%ORACLE_BASE%: C:\app\oracle

We try to give examples of both environments throughout this book.

Who Are You?

People who find themselves needing or wanting a skill set for Oracle databases come from all backgrounds. You might be an application developer, a system administrator, or even a complete newbie. Many of the folks that we come across in this industry became a database administrator (DBA) by accident. One day, your company finds itself without a DBA, and the next thing you know, that’s you! One trick is to be ready. Above all else, learn on your own and think rather than just react.

What’s in This Book

Oracle 11g has six different parts with six different major topics.

Part I: You Don’t Have to Go to Delphi to Know Oracle

Part I helps prepare you for implementation by discussing why you’d choose Oracle in the first place, what’s included in the architecture and how the elements work together, and what you need to do before starting Oracle database creation.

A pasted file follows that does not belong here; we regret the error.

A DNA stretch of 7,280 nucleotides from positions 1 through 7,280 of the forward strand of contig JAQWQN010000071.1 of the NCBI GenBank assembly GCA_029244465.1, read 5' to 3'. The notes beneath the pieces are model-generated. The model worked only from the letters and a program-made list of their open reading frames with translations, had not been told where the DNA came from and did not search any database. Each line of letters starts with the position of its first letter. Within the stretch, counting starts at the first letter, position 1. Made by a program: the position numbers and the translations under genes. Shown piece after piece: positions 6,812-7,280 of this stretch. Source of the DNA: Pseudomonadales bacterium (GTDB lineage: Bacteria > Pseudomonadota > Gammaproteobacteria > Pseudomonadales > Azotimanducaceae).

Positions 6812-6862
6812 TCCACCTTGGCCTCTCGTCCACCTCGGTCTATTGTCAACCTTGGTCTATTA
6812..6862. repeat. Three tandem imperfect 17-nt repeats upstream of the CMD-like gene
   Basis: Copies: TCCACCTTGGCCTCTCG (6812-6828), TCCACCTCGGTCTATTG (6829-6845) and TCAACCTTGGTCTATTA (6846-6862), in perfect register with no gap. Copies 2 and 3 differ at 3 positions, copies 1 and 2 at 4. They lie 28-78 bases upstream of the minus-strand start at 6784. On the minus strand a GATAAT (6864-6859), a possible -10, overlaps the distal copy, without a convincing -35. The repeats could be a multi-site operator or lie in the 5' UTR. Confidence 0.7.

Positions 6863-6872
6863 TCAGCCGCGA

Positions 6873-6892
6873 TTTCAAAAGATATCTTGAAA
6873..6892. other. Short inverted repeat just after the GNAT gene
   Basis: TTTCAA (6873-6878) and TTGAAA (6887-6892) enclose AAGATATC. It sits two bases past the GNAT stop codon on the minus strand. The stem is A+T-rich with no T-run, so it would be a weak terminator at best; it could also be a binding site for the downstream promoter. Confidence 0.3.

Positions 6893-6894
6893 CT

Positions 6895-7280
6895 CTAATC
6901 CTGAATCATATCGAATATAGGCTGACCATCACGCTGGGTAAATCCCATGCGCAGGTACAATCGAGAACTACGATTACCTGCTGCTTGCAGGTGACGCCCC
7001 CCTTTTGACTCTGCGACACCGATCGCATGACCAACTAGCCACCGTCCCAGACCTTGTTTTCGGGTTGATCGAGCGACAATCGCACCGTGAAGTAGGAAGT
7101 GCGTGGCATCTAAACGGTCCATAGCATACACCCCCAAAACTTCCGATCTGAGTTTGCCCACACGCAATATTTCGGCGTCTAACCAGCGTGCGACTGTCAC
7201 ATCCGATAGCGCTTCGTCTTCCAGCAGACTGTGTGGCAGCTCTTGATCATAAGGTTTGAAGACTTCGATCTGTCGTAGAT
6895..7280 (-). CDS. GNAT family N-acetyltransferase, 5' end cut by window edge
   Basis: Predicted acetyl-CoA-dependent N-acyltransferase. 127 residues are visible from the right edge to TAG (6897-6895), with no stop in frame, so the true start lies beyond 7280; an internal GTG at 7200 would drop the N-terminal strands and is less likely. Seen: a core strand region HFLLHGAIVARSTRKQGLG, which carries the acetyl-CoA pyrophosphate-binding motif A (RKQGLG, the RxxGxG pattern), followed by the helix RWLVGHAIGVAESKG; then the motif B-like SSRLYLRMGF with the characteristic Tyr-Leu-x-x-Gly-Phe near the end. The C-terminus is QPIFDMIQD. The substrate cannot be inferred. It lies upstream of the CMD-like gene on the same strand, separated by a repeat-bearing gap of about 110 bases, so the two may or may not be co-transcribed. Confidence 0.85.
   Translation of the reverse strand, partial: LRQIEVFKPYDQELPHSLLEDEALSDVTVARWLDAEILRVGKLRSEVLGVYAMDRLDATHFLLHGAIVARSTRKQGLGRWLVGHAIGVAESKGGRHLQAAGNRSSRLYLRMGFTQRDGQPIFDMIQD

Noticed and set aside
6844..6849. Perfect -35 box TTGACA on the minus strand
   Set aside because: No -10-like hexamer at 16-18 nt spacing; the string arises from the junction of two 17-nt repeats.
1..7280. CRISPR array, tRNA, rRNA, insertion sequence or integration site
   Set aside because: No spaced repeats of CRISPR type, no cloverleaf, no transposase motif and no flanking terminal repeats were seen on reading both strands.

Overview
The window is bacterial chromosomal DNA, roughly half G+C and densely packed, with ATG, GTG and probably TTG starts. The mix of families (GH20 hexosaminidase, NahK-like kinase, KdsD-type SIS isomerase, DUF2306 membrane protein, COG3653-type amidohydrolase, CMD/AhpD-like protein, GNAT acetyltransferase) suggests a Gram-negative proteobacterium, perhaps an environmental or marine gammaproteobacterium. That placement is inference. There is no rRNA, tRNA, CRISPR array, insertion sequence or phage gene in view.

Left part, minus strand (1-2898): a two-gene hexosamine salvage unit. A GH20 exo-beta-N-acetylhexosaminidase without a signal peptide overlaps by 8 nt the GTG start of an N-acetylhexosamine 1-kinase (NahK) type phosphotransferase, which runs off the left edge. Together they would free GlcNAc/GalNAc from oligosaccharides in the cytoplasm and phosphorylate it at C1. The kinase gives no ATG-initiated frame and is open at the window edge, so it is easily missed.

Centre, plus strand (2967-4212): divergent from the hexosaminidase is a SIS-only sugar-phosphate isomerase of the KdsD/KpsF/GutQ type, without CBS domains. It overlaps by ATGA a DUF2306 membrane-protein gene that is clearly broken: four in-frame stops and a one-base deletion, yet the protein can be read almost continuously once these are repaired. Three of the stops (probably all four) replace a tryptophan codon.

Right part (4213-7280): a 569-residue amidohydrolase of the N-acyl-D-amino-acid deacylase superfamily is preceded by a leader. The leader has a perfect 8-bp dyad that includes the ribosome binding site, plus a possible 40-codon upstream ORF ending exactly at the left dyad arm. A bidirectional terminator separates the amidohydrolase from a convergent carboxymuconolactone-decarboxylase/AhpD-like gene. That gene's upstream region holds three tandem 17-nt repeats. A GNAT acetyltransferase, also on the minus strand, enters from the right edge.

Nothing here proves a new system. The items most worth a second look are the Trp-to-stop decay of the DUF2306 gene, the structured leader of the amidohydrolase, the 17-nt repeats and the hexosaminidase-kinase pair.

Part II: Implementing Oracle on Your Own

Part II gets you into the nitty gritty of Oracle database creation by discussing the tools and actual steps you’ll take. The Database Creation Assistant (DBCA) is detailed here, as well as the SQL language. You can use either tool; automatic or manual setup is your choice. Finally, you read what to populate your Oracle database with.

Part III: Caring for an Oracle Database

You can’t just create and populate an Oracle database: You have to protect it. Part III has the tools and tips you need to secure both the database and the data within. The less glamorous but no less crucial maintenance chores are detailed in this part, along with basic troubleshooting, should you need to do some. Enterprise Manager makes a star appearance here as well; keeping an eye on your database can keep you from having to troubleshoot in the long run.